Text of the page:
Real deal: JuJu Watkins, USC

LOS ANGELES, CALIFORNIA – MARCH 25: JuJu Watkins #12 of the USC Trojans defends and inbounds pass by
Zakiyah Franklin #15 of the Kansas Jayhawks during the second half of the NCAA Women’s Basketball Tournament at Galen Center on March 25, 2024 in Los Angeles, California. (Photo by Jayne Kamin-Oncea/Getty Images)
A player that has dominated without much attention is JuJu Watkins.

Watkins is second in scoring in 2023-2024 behind none other than Miss Caitlyn Clark. Watkins has been tough on defense as well, and her leadership abilities have been demonstrated all season long. She is a well-rounded player and a future star wherever she ends up.

Flop: Phillipina Kyei, Oregon

TUCSON, ARIZONA – FEBRUARY 04: Center Phillipina Kyei #15 of the Oregon Ducks talks with teammates during warm ups before the NCAAW game between Oregon and Arizona at McKale Center on February 04, 2022 in Tucson, Arizona. (Photo by Rebecca Noble/Getty Images)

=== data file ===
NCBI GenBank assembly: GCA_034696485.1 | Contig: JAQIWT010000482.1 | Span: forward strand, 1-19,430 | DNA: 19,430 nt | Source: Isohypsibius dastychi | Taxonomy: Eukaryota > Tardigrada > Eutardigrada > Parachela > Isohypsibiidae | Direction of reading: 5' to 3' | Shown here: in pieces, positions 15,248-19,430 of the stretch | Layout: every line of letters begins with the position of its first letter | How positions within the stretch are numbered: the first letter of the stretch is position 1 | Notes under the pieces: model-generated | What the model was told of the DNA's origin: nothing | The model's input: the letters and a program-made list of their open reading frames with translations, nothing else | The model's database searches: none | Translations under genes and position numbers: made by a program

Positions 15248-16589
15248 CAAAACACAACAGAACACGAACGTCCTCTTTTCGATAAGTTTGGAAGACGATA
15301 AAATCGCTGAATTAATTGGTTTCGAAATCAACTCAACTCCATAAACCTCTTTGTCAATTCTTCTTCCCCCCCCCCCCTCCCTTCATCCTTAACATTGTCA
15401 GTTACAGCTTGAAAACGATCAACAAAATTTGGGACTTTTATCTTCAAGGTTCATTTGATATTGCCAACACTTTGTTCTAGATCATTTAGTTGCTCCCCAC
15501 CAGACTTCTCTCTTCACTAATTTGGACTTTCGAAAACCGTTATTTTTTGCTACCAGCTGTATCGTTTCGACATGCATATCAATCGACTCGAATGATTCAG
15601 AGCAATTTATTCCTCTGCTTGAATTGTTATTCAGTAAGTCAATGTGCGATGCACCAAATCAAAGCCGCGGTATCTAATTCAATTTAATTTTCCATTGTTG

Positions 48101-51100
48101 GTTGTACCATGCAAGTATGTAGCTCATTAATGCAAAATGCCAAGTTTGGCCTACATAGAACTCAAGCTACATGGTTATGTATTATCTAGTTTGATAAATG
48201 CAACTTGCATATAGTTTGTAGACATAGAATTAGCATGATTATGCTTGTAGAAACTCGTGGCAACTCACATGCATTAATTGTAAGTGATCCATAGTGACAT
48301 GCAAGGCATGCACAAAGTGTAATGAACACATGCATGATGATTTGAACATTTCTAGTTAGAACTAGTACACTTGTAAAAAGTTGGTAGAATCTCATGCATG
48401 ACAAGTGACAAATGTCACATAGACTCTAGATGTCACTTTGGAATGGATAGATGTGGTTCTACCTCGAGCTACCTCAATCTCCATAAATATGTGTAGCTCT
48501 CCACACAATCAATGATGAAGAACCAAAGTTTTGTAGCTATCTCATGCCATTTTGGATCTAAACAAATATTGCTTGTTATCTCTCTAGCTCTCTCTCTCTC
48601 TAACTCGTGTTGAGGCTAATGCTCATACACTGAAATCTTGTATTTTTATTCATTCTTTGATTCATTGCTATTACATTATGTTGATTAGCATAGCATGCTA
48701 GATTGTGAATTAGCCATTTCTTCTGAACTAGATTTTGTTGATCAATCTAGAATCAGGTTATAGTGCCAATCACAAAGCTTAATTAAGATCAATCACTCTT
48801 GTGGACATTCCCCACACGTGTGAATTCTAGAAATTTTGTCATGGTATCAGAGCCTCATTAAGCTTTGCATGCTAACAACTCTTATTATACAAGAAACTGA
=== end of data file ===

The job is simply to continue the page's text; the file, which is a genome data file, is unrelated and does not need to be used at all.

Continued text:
The University of Oregon has historically hung in the top 25 for women’s basketball; however, this season has been a forgettable one for the Ducks.

A bright spot on the team has been Kyei, who leads the team in rebounds per game. Kyei is also third on the roster in points per game.

She has been a force on defense, however there are many players in the conference alone that have outperformed her all season.

While on paper she averages a double-double per game, the 6’8 Center is not even considered one of the best post players in the PAC. She needs to make improvements in multiple areas of her game to be a star in her senior season.